Letters to the Portland Phoenix Editor, September 16, 2011
While reading the article titled "Textbook Tragedy" by Thomas Page McBee in the September 9 issue, I was motivated to respond, specifically to the comment by Meira Levinson: "teaching the political issue, a military issue, an intercultural issue? You know, that's huge. You can't do all of those, right?" Why not? In fact, isn't that what good quality teaching is? How can it be called teaching if someone stands at the front of the class and delivers facts? A textbook can do that. Not to sound like a broken record, but a robot could do that.
Later in the article, she says the facts aren't enough — that what is needed is to teach the students why they are learning facts, why it is relevant, why it is important, so she does understand. She also understands that even though it is risky (to be teaching something to students that might be different than their parents' understanding and beliefs), but that it can't be avoided. I think that is what it means to be an educated teacher, not just an educated citizen.
I say this from the perspective of thinking for a while that I wanted to be a teacher, but after taking a few classes toward a teaching certificate after earning a BA in psychology, and teaching on a volunteer basis for a little while, I realized that what it meant to be a public-school teacher was not what I had in mind. I didn't want to just deliver the facts in a textbook, or to have to stick to a curriculum that didn't include the bigger picture. That is how I was taught history in high school, and I knew how limited it was. I knew what little understanding I had of history after graduating from high school, as well as my aversion to it. I was bored beyond words in during history and even most social-studies classes in high school. I was so unconnected to the events I learned about because were taught only the events and dates. We had to memorize them and regurgitate those facts back for exams. It was in my head long enough to be reported back and then gone. It could not be held without context, without a broader understanding of the intercultural, political, military, religious, and social facets. I'm pretty sure that I also probably napped (or otherwise didn't pay attention) often during history classes, and then later memorized what I needed to report back for the tests from the textbook.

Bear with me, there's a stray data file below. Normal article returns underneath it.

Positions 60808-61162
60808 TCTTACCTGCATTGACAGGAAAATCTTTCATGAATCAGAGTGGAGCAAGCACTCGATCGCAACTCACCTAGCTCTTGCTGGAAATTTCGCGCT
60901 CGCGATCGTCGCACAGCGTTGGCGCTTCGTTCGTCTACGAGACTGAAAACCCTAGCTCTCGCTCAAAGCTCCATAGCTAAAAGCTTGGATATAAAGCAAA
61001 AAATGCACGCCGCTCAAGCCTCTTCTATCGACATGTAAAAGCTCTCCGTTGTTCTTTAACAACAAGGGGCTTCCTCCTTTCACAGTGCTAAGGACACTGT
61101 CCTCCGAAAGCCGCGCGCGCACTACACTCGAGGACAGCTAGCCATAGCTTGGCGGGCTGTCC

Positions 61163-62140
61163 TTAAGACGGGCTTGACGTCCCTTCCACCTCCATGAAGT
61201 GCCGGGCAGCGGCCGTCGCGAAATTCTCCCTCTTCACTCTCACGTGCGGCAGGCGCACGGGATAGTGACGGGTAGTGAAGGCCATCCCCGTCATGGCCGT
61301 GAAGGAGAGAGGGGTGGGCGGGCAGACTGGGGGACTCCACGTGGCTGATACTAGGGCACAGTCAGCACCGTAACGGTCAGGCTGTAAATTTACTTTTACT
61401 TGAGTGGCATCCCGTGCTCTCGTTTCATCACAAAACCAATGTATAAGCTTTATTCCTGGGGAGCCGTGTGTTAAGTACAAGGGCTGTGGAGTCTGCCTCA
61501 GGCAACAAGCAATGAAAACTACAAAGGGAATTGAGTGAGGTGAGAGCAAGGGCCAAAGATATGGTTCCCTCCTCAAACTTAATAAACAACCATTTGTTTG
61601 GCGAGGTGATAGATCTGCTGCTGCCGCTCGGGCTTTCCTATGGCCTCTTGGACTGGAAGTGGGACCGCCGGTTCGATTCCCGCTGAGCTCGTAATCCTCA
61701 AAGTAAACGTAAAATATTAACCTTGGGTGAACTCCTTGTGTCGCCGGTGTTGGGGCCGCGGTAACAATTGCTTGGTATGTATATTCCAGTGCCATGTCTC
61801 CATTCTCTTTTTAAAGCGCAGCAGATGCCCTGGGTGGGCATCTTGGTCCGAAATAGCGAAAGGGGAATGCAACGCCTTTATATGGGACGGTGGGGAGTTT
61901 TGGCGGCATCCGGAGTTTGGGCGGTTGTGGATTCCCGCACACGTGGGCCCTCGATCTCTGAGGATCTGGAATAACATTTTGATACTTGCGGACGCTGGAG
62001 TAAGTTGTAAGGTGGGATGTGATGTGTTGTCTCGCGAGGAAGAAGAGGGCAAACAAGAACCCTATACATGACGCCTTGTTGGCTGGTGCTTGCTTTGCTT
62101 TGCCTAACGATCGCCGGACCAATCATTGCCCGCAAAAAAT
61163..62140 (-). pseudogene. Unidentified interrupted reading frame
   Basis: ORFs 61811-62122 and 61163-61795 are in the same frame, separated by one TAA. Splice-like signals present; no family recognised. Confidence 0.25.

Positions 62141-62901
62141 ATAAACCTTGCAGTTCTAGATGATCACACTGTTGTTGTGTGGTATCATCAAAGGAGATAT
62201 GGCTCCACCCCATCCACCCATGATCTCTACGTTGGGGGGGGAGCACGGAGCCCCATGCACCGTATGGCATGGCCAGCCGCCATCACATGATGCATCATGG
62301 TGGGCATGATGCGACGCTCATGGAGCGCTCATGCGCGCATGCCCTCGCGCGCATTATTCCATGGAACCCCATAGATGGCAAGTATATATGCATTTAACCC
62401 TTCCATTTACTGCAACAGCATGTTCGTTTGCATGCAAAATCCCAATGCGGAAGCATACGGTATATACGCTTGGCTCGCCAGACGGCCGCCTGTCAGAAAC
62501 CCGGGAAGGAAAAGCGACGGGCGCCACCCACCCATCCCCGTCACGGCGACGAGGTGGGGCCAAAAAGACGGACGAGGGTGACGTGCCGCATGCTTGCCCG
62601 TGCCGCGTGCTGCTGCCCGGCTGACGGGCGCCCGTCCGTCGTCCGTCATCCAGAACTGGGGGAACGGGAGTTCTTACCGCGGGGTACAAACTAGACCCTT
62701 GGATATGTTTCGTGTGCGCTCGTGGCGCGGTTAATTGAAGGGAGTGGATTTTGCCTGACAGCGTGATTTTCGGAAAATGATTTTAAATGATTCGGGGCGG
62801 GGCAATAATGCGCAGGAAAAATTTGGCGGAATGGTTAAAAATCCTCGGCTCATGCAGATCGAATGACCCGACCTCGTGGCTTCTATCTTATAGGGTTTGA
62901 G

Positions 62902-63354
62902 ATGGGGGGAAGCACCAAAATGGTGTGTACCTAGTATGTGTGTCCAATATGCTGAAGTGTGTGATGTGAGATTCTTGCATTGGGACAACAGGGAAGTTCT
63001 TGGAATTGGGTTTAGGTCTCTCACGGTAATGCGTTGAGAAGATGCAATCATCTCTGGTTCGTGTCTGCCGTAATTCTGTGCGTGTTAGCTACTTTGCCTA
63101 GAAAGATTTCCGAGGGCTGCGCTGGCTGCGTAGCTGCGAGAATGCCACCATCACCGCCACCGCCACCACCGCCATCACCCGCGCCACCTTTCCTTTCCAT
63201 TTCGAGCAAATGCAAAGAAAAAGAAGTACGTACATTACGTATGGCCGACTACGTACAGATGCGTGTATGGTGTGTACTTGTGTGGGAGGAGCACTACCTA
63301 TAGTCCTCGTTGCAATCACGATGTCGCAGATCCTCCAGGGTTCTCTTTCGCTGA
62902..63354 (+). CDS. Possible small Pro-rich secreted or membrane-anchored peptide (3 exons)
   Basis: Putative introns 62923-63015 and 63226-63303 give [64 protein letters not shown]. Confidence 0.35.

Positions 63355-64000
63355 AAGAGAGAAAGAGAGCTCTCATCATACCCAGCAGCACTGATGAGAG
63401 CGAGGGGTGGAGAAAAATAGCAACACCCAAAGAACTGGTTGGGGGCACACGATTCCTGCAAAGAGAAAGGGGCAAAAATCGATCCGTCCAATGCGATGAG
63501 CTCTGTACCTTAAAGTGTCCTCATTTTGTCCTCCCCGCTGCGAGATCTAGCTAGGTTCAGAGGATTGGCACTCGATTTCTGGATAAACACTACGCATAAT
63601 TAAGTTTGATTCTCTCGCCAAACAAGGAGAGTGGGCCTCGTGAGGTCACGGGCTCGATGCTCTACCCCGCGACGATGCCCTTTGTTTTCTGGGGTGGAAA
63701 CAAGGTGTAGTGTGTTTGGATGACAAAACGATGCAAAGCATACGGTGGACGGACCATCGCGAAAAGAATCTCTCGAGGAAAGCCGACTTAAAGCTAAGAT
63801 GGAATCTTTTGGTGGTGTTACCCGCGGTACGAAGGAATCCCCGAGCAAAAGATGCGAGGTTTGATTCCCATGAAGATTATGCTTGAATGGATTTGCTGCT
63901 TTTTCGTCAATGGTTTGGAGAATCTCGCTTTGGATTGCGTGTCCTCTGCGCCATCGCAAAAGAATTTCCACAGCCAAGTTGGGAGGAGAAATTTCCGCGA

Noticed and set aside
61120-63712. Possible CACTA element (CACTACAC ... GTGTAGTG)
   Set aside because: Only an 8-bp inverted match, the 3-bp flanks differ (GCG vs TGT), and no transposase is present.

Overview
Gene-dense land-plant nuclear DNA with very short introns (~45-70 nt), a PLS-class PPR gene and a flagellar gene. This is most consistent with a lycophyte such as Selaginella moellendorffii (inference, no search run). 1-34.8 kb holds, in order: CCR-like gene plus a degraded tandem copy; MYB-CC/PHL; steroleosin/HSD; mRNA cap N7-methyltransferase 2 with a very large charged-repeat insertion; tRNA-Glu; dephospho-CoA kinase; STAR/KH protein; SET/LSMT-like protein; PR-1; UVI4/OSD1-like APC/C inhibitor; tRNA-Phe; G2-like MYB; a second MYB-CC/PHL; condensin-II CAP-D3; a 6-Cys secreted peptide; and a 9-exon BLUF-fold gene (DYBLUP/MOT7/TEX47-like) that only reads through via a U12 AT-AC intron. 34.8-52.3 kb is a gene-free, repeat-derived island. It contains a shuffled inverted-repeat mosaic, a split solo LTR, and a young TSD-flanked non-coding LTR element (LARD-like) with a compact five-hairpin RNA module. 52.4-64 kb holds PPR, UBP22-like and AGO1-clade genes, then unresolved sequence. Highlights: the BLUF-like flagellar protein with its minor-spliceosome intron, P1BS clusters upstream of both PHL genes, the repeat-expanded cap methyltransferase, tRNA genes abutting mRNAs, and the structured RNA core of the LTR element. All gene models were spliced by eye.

I wish Chris Ougheltree had been one of my teachers. I am thrilled that he "decided to interpret the teaching standards . . . as a lens in which to teach civics, good citizenship, critical thought, and compassion." In my opinion, isn't that is what a good teacher does? I hope that is part of the job description for any educator.
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